The first of the much-anticipated earnings reports from California electricity generators was released late Thursday and the company, Duke Energy, reported sharply higher income and revenue for the fourth quarter and all of 2000. The Charlotte, N.C.-based energy company owns power plants in California that generate 2,950 megawatts, or about 5%, of the state's supply.
Duke's earnings, not counting taxes and interest, nearly doubled to $4 billion for the year, while revenue jumped 127% to $49.3 billion. Duke said it also took a charge of $110 million for potential losses related to energy sales in California, of $400 million owed the company Dec. 30 for electricity and natural gas.
Southern California Edison and Pacific Gas & Electric are nearly out of cash and have said they can't pay their bills.
For the fourth quarter ended Dec. 31, Duke reported a profit of $284 million, or 38 cents per share on a split-adjusted basis, compared with a net loss of $189 million, or 26 cents, a year ago. Revenue rose nearly 150% to $15.4 billion.
Earlier Thursday, Duke said it is continuing to work with Gov. Gray Davis and the Legislature "to provide solutions to help relieve California's energy crisis." Duke was among four energy companies that threatened to push the utilities into bankruptcy Thursday, prompting Davis to declare a state emergency.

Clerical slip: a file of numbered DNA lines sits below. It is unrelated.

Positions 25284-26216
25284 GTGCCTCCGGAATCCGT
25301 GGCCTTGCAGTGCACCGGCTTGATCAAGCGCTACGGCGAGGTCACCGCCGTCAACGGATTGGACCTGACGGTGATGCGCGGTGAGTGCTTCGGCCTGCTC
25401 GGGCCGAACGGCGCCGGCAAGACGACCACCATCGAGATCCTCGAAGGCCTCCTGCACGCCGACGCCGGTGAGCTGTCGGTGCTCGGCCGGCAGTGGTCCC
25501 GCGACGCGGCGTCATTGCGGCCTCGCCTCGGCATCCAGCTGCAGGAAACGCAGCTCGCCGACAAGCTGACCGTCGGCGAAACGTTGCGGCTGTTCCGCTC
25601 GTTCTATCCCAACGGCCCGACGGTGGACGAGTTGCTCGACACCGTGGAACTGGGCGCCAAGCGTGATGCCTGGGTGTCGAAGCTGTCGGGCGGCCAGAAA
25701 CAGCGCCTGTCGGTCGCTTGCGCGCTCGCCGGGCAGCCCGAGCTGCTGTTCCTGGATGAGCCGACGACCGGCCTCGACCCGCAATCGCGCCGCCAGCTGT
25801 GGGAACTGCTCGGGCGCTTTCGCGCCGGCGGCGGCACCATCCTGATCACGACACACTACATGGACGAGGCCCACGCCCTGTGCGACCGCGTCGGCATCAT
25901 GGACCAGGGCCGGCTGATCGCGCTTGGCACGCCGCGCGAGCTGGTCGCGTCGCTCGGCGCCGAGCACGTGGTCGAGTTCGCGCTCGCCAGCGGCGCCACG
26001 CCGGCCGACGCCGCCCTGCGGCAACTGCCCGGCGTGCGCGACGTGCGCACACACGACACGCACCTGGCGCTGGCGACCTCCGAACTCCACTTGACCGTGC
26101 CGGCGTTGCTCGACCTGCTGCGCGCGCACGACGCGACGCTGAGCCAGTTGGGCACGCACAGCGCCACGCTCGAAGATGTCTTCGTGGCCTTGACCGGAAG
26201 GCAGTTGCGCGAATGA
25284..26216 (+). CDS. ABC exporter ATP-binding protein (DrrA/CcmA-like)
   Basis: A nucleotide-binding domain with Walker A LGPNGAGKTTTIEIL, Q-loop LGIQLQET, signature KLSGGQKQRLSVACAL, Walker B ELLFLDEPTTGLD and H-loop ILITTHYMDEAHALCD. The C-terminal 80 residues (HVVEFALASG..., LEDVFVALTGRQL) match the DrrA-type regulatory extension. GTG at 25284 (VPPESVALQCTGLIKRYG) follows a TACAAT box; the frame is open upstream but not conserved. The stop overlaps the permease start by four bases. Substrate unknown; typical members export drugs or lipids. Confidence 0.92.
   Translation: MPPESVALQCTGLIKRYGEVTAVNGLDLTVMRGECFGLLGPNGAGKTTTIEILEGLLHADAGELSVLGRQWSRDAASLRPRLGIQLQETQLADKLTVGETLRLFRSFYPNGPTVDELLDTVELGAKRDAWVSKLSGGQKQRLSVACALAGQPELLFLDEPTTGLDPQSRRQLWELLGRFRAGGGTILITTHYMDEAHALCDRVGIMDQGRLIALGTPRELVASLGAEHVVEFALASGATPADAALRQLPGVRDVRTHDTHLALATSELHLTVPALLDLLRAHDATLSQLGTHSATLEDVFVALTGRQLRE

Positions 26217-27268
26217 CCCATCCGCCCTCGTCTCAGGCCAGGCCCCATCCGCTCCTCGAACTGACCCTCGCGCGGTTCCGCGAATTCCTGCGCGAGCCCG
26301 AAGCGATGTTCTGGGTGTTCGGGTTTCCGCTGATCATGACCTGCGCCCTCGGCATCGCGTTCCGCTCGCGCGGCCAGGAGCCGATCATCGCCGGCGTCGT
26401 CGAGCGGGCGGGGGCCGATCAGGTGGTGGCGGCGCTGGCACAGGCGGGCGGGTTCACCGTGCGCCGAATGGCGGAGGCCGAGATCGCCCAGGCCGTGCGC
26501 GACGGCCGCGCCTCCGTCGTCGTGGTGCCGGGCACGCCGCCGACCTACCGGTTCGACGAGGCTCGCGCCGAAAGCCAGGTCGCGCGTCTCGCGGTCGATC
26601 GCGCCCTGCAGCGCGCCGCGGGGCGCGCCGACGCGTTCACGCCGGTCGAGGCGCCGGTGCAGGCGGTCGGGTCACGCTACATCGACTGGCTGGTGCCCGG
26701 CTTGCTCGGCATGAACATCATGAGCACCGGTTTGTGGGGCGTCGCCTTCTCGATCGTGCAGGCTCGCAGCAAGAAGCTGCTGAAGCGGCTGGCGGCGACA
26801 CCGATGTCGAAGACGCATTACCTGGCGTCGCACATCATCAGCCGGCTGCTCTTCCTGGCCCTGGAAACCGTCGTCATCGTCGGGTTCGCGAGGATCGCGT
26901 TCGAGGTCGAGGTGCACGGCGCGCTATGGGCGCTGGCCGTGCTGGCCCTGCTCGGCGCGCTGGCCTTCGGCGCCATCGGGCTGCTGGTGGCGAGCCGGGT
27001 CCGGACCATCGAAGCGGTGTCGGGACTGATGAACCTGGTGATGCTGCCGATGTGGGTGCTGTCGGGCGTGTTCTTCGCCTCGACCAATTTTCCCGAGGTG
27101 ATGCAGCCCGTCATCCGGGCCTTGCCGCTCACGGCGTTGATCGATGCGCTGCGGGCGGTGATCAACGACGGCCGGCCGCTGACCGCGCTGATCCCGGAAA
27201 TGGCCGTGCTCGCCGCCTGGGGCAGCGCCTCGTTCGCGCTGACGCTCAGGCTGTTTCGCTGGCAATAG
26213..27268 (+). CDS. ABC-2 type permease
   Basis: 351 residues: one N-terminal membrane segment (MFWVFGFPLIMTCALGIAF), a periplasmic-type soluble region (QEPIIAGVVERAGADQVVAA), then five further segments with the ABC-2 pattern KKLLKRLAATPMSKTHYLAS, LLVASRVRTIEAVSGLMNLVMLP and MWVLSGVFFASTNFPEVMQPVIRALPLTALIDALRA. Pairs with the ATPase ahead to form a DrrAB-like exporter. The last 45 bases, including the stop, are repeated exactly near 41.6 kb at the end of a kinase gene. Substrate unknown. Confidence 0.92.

"The tireless hours of work with the various stakeholders involved in this crisis have been productive, including our discussion with the governor and legislative leadership last night," said Harvey Padewer, Duke's president of its energy services group.
He said the company controls only a small portion of California's electricity supply.
"It is obvious that with such a small percentage of the market, we cannot control the current crisis or the flow of power in the state," Padewer said. "In fact, for all of 2001, 90% of our generation has already been sold to other suppliers with California delivery points. All of our available generation is running flat out to meet these obligations and to supply the state's power grid during this crisis.
"There are many players in the California energy market, and all, not just a few, must be involved in providing solutions, including other suppliers in the region," he said.
Duke shares rose $1.94 to close at $71.94 on the New York Stock Exchange.